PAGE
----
Pablo Martinez Monsivais/Associated Press
When Education Secretary Betsy DeVos last week announced plans to revise the nation’s guidelines on campus sexual assault, the predictable din of outrage drowned out the applause from some unlikely corners of college campuses: Many liberals actually approve.
Groups of Harvard Law scholars, feminist lawyers, and other university professors had long argued that the Obama-era policy for policing student sexual charges was unfair, creating a Kafkaesque system that presumed guilt rather than innocence. Now, those academics find themselves atypically aligned with the Trump administration on an issue as contentious as sexual violence.
“Betsy DeVos and I don’t have many overlapping normative and political views,” said Janet Halley, a Harvard Law School professor and expert on sexual harassment who supports the change. “But I’m a human being, and I’m entitled to say what I think.”
“Funny what strange bedfellows politics makes sometimes,” said association senior program officer Anita Levy.
At the center of the debate is the guidance former president Barack Obama’s administration gave to college officials in 2011 under Title IX, the education law prohibiting sex discrimination at schools. Pointing to the continued prevalence of sexual assault on campuses, the rule pushed colleges to take the issue more seriously or lose federal funding.
Covering faculty and students, the new guidelines demanded that schools address every accusation and adopt a weaker standard of evidence than some had already been using. Rather than proving a case beyond a reasonable doubt, as in a criminal trial, or offering “clear and convincing evidence” that an offense was committed, it called for claims to be adjudicated based on a “preponderance of evidence” — to determine whether guilt was “more likely than not.”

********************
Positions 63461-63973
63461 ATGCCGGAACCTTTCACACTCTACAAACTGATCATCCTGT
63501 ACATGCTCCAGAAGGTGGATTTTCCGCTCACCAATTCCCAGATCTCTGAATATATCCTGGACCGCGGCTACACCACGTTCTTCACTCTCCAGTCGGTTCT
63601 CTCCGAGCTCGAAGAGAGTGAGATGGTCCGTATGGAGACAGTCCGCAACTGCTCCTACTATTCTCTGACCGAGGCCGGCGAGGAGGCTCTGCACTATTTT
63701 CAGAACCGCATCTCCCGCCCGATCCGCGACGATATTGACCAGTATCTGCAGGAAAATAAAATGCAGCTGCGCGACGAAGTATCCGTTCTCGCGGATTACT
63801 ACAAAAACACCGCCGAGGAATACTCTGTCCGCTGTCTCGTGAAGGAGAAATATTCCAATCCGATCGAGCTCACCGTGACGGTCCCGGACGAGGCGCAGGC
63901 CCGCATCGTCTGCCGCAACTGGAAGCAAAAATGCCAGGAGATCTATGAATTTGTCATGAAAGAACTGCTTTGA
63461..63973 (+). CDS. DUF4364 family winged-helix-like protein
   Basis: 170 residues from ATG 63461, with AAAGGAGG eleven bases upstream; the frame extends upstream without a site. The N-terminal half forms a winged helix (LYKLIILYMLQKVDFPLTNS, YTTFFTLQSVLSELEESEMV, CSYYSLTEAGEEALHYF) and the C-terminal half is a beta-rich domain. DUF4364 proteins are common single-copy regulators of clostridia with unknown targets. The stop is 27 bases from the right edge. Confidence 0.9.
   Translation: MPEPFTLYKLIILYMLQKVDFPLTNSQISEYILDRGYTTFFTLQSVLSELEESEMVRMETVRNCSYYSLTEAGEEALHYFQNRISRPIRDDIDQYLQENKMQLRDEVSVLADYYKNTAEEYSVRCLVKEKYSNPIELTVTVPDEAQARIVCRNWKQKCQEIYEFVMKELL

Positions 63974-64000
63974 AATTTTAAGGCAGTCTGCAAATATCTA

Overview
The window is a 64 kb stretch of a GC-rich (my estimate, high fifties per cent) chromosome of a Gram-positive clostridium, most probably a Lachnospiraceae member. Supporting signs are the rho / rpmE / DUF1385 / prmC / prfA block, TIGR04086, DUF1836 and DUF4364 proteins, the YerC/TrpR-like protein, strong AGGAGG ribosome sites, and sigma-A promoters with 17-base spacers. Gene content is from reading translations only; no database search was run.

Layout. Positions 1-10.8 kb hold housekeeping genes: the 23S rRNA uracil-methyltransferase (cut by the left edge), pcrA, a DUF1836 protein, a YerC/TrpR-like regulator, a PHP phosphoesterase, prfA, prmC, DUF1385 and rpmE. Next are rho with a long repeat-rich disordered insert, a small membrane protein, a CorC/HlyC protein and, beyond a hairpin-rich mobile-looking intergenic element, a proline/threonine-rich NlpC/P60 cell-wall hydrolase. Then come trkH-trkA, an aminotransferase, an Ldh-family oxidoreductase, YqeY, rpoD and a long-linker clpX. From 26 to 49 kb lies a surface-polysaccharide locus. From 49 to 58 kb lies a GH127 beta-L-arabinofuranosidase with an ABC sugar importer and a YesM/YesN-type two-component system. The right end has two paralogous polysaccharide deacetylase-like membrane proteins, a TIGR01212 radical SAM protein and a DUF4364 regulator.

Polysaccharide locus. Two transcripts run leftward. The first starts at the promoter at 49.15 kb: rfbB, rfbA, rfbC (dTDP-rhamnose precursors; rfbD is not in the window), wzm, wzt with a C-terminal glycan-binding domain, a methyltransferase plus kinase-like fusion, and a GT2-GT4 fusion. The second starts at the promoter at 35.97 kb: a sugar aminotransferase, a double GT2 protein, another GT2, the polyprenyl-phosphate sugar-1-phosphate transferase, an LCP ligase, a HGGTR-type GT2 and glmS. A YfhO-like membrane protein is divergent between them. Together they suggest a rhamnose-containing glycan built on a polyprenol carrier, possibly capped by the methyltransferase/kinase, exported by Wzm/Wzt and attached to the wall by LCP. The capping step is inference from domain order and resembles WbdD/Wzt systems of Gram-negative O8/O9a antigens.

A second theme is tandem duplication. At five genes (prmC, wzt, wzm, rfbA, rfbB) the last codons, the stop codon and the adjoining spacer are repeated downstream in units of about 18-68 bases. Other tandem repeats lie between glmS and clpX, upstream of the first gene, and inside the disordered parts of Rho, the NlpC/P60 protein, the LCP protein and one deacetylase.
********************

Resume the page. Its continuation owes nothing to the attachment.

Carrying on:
That made the bar lower to prove a sexual assault than any other kind of infraction that warrants discipline on campus, Levy said.
When DeVos raised such issues last week, legions of feminists, distrustful of a president who had bragged about his sexual conquests, bristled at the sound of it. But critics in academia and law had been voicing those same complaints for years. In 2014, 28 Harvard Law professors published an open letter in The Boston Globe criticizing Harvard’s then-new policy as “overwhelmingly stacked against the accused.”
“As teachers responsible for educating our students about due process of law, we find the new sexual harassment policy inconsistent with many of the most basic principles we teach,” wrote the professors, who included Charles Ogletree, an Obama friend and mentor, and emeritus professor Alan Dershowitz.
Also among them were four feminist professors who wrote a letter to the Department of Education last month beseeching DeVos’s department for a revision of the rule. Definitions of sexual wrongdoing are now far too broad, they wrote.
“They go way beyond accepted legal definitions of rape, sexual assault, and sexual harassment,” they wrote. “The definitions often include mere speech about sexual matters. They therefore allow students who find class discussion of sexuality offensive to accuse instructors of sexual harassment.”
The authors — Halley, Elizabeth Bartholet, Nancy Gertner, and Jeannie Suk Gersen — have all researched, taught, and written about sexual assault and feminist legal reform for years. Halley, who has represented both accusers and the accused in campus cases, said her colleagues maintain universities should have robust programs against sexual assault.
“We’re feminists. We get that,” Halley said in an interview. “But we don’t think it’s beneficial to address it in a way that includes overbroad definitions, structurally biased decision-makers, and due process violations.”